Various articles in Pittsburgh newspapers last week described litigation arising from the testamentary distributions proposed from a "Living Trust" of the late Rita Conrady, formerly of Beaver County, which is subject to audit in Allegheny County, PA.
The articles reported about a trusted lawyer, a substantial trust fund, end-of-life changes to testamentary charitable distributions, questioned capacity to make such changes, implementation of those changes by that lawyer as an agent, allegations of conflict of interests, and an Orphans' Court Judge who must adjudicate objections by certain disappointed charitable organizations.
Initially, I read the article, "Nonprofits contesting settlement of estate", by Gary Rotstein, published April 26, 2007, in the Pittsburgh Post-Gazette, which framed the matter from the objections offered by certain disappointed charities to the proposed distribution of a trust fund worth approximately $10 million [links added].
Animal Friends and other nonprofit groups are contesting an estate settlement that would give them hundreds of thousands of dollars, amid accusations that a lawyer in the case diverted additional money intended for them to other organizations.Another Pittsburgh newspaper, the Tribune-Review, published an article by Justin Vellucci on April 28, 2007, entitled "Beaver Co. widow 'sedated' when will was changed", which reviewed the factual basis for the charities' objections:
Lawyers for Animal Friends [of Pittsburgh, PA] , Geneva College [of Beaver Falls, PA] and the American Cancer Society were among those in Allegheny County Orphans' Court last week contesting distribution of the estate of Dr. William and Rita Conrady. The former Beaver County couple died separately in Florida in 1999 and 2006.
Pittsburgh attorney Gregory Harbaugh's handling of the affairs of Mrs. Conrady last year has been criticized by the Animal Friends group, whose board president said the group stands to receive an estimated $500,000 instead of $1 million as a result of being reduced from a 10 percent to 5 percent beneficiary of Mrs. Conrady's estate.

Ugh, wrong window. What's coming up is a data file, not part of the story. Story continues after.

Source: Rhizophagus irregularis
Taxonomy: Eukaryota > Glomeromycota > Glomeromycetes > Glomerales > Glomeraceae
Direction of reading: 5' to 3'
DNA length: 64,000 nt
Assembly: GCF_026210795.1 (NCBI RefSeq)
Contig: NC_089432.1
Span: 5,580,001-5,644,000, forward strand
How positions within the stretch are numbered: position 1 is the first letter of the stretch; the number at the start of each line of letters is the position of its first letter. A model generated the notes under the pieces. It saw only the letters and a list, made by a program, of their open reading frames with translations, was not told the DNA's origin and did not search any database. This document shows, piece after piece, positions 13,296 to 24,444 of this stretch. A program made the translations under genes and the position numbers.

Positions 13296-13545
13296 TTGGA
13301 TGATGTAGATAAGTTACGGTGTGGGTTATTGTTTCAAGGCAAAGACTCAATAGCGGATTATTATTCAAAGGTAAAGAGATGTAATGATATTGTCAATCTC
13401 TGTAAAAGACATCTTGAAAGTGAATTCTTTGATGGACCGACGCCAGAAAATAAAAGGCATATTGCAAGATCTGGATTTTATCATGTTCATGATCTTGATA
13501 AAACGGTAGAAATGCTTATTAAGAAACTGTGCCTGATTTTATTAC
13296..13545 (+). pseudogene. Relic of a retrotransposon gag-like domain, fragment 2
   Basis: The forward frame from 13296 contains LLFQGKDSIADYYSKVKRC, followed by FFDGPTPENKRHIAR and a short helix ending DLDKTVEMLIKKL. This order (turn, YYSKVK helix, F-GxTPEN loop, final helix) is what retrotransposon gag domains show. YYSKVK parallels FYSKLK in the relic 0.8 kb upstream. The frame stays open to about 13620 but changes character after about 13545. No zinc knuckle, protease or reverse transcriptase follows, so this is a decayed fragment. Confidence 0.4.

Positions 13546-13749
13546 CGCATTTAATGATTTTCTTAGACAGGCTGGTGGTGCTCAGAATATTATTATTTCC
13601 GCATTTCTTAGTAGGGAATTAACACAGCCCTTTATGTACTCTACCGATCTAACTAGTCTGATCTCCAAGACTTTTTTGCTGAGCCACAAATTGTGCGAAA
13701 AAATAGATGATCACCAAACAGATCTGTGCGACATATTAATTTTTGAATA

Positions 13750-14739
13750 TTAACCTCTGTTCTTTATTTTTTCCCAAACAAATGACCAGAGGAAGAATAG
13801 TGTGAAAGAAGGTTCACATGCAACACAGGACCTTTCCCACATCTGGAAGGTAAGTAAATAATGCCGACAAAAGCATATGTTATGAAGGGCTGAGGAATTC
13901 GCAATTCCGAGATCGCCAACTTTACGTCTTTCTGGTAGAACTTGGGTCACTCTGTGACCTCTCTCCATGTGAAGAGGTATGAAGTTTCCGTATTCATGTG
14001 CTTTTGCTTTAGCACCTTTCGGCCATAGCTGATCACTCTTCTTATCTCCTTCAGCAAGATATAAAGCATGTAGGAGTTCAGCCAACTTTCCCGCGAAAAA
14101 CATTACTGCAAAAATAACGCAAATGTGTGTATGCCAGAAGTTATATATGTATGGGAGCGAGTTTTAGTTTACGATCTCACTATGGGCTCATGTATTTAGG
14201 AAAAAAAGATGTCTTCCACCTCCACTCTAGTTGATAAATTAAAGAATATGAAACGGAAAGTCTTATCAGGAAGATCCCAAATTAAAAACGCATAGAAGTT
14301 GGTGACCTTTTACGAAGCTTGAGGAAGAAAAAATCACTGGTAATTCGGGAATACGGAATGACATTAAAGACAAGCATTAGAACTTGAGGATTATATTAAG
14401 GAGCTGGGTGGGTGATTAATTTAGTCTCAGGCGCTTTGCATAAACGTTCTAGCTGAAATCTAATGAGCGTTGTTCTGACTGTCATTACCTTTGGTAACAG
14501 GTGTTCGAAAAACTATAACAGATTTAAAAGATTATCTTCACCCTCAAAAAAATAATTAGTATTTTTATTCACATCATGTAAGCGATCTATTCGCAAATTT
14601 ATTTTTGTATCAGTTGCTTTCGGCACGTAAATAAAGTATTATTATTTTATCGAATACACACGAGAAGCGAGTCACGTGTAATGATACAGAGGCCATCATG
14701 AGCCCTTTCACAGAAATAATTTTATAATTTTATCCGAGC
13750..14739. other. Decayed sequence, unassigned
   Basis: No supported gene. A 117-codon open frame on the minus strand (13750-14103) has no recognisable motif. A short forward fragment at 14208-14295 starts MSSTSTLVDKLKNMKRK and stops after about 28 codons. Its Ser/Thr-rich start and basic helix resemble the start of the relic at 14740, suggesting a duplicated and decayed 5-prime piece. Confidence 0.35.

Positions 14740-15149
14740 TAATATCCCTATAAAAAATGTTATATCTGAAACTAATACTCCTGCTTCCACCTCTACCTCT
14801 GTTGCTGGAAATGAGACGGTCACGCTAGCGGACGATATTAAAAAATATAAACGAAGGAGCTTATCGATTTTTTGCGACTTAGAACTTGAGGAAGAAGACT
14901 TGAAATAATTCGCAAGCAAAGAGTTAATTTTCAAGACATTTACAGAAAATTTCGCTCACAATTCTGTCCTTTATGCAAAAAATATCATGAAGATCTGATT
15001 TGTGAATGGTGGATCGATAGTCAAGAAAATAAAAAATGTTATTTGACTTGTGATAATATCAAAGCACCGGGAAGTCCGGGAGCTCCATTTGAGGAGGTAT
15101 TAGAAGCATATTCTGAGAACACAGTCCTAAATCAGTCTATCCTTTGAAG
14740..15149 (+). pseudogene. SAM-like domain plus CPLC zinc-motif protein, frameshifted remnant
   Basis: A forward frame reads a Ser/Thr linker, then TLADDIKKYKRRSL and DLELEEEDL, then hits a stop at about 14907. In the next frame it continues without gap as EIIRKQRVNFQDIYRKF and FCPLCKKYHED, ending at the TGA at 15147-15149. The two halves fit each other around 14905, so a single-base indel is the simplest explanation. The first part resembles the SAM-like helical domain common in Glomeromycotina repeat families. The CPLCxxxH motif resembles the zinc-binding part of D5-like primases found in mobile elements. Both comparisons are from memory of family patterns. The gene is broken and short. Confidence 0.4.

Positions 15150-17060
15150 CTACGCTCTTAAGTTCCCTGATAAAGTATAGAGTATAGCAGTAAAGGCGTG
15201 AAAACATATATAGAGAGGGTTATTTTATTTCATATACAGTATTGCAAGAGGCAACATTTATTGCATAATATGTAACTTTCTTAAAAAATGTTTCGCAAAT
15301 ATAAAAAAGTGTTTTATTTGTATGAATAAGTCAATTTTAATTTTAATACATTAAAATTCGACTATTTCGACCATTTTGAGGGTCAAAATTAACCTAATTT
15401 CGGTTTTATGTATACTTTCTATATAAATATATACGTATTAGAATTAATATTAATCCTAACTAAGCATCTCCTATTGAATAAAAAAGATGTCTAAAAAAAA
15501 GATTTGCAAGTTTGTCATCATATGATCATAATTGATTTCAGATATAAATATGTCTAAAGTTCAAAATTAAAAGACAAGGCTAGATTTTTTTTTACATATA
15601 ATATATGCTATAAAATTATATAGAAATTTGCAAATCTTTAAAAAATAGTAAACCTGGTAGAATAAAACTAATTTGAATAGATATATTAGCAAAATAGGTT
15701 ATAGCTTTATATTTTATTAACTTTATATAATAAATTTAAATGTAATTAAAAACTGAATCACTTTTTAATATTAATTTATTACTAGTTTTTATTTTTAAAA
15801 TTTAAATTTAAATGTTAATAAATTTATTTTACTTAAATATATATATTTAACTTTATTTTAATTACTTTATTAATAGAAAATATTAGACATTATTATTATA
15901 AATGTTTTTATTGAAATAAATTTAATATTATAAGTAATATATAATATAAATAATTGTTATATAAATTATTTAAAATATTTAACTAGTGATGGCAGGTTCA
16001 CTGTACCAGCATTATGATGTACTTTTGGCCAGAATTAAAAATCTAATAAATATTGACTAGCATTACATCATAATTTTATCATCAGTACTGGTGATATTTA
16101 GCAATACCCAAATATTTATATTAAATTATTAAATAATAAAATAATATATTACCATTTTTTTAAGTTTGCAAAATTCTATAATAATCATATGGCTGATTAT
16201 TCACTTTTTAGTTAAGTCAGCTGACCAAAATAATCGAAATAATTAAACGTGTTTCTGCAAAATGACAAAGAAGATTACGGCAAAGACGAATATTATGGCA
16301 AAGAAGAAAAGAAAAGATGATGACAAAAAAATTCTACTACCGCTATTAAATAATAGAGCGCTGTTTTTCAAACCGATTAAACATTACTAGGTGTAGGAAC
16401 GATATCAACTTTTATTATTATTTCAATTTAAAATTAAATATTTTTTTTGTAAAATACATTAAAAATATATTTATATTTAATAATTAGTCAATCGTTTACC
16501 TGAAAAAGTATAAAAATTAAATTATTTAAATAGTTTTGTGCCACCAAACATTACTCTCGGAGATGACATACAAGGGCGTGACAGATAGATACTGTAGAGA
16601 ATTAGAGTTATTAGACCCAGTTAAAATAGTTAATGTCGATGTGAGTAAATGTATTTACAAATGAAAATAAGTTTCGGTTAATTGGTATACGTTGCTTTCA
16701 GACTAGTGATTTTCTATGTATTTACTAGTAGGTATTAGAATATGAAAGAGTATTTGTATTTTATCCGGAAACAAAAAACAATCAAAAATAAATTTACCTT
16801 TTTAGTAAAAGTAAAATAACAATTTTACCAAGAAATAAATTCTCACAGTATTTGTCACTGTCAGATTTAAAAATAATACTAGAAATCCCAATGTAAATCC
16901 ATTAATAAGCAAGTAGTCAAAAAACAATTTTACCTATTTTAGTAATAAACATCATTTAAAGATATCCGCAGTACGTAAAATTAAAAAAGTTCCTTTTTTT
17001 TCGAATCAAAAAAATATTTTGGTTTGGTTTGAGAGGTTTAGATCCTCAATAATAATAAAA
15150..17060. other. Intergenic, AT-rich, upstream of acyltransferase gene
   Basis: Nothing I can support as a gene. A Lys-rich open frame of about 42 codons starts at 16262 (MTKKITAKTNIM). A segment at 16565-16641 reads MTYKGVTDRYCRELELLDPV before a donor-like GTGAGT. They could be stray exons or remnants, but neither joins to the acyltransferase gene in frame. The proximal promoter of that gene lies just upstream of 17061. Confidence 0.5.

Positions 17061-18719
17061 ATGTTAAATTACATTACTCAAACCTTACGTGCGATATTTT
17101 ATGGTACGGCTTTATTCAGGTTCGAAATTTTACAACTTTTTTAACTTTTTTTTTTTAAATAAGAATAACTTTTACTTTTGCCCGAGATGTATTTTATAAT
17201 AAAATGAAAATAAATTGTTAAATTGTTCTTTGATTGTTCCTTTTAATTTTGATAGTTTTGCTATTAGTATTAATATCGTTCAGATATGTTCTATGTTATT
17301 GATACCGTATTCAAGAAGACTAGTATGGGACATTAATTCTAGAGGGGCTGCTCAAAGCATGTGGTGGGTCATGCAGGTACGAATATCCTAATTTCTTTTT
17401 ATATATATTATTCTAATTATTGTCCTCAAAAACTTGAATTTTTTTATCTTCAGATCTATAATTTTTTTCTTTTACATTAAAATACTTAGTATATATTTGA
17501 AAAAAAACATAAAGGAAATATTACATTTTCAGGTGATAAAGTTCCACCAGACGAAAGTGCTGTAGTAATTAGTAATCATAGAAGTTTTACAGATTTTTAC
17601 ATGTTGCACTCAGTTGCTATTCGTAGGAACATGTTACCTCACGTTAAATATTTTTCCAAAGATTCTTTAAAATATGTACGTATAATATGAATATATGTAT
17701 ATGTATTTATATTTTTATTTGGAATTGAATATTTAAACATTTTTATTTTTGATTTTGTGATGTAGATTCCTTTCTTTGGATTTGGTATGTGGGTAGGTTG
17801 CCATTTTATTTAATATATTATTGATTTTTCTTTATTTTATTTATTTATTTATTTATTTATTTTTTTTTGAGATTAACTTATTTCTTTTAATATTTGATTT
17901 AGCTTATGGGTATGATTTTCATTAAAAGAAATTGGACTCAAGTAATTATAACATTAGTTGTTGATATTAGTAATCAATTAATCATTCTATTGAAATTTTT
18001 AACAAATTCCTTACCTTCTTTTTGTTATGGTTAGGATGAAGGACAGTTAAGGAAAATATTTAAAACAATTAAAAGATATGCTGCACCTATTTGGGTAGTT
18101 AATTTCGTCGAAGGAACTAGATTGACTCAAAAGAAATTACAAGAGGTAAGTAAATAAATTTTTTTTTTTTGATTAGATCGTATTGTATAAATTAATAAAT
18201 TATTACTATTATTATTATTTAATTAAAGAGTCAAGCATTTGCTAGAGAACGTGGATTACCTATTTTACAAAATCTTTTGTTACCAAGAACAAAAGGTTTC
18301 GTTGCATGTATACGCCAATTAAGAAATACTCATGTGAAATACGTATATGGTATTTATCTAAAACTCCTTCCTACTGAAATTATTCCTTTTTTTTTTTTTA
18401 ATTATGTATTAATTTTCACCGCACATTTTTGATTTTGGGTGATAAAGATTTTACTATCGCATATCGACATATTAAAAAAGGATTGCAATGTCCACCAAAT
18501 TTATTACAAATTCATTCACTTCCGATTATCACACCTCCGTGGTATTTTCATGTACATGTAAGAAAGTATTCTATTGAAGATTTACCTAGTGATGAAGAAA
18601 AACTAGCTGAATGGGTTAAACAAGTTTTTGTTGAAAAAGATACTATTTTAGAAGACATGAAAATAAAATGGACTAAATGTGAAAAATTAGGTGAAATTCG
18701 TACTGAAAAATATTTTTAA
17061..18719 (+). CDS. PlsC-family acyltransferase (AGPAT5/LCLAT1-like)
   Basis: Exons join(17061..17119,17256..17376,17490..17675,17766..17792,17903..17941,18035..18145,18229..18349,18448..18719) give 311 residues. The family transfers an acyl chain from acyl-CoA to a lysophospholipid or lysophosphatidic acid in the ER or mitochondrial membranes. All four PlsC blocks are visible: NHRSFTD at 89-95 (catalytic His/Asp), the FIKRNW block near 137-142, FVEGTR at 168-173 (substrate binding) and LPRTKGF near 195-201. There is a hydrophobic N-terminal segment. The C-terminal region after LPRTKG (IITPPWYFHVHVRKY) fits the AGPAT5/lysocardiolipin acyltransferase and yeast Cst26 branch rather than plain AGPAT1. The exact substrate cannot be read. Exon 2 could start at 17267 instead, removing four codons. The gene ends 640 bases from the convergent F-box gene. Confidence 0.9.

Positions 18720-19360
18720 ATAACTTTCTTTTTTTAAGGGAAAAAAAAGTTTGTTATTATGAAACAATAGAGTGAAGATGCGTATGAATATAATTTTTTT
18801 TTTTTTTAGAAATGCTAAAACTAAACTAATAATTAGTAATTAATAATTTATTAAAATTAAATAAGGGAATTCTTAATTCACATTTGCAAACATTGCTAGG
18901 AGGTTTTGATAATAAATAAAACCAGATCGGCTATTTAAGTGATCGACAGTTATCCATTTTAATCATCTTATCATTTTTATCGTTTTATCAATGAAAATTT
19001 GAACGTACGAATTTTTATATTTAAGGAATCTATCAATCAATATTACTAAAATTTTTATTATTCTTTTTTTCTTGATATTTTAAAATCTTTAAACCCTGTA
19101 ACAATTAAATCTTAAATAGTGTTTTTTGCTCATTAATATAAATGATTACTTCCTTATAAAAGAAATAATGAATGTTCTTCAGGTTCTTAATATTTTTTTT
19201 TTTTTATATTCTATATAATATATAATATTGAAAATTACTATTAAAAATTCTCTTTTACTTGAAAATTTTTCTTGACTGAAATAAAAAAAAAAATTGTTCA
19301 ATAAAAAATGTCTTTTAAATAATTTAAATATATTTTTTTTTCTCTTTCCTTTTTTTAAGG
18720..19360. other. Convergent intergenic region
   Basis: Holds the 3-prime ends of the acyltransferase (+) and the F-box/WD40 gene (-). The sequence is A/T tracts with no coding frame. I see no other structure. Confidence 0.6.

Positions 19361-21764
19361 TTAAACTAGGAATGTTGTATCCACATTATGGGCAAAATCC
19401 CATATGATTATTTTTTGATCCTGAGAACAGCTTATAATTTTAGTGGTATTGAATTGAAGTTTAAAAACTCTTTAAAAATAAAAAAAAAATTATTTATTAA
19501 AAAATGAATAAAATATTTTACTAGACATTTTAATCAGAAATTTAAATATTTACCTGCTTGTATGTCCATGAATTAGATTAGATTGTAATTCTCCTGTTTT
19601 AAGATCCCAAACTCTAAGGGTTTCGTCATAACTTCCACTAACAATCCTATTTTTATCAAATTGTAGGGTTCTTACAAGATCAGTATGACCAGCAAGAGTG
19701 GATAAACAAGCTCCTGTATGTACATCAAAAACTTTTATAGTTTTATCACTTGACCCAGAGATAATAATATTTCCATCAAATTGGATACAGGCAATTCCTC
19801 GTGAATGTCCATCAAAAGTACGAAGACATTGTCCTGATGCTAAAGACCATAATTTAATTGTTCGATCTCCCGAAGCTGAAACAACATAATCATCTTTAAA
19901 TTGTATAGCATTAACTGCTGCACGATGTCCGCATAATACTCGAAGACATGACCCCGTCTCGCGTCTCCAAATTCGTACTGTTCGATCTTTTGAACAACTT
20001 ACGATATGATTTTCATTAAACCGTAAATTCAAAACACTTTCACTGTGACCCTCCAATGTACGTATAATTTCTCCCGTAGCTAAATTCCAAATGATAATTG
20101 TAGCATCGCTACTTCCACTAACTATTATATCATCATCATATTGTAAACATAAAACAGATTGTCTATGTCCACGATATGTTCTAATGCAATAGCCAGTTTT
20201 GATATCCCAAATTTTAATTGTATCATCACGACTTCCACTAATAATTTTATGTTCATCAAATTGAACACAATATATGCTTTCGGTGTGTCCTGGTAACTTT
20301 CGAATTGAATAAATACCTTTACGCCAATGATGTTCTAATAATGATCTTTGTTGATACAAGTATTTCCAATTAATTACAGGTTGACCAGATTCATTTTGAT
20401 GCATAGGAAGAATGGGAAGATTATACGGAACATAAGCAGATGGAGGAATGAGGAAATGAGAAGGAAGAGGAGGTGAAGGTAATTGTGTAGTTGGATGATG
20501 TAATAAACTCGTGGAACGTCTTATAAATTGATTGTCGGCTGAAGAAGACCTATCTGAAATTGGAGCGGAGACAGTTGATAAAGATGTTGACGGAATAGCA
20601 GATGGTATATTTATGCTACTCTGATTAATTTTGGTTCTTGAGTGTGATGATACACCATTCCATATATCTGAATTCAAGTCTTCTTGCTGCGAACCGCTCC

The board president, Marleen Ashton, contended yesterday that Mrs. Conrady's deteriorating health may have hindered her awareness of changes in beneficiaries that Mr. Harbaugh recorded for an estate worth about $10 million. * * *
A revision on March 27, 2006, three days after Mr. Harbaugh received power of attorney, reduces those shares to 5 percent for Animal Friends and the cancer society, and to 8 percent for the humane society and the college. * * *
A Beaver County widow signed away control of her $10 million estate last year as she sat sedated in bed, battling kidney failure and cancer, a neighbor and a former nurse said.A longer, much more detailed article then appeared in the Pittsburgh Post-Gazette on April 29, 2007, by Cindi Lash & Jonathan D. Silver, entitled, "Attorney defends how widow's will was altered". Far more facts were reviewed, and the main issues of incapacity and conflict of interest were addressed by the proponents:
"She looked drugged up to me. She'd been drugged up a long time, so she didn't look different," said Neim Malo, 50, who lived next to Rita L. Conrady's $765,000 "snowbird" home in Naples, Fla., and witnessed her signing a will and power-of-attorney papers in March 2006, two months before she died. "Her mind wasn't all there, hardly ever was."
Downtown attorney Gregory A. Harbaugh used those documents three days later to shift more than $1 million from Conrady's trust fund to groups with whom he and his wife are affiliated. That action triggered a court battle over Conrady's estate and Harbaugh's ability to alter it. * * *
By spawning what promises to be an ugly legal battle, the groups have revealed problems that plague the world of estates and charitable giving but are often overlooked, according to the judge who handled a portion of the case.The allegations as to facts & law show the murky waters plied by a late-in-life testamentary action, further fogged by an agent's implementing action. You should read these articles to understand the conflict.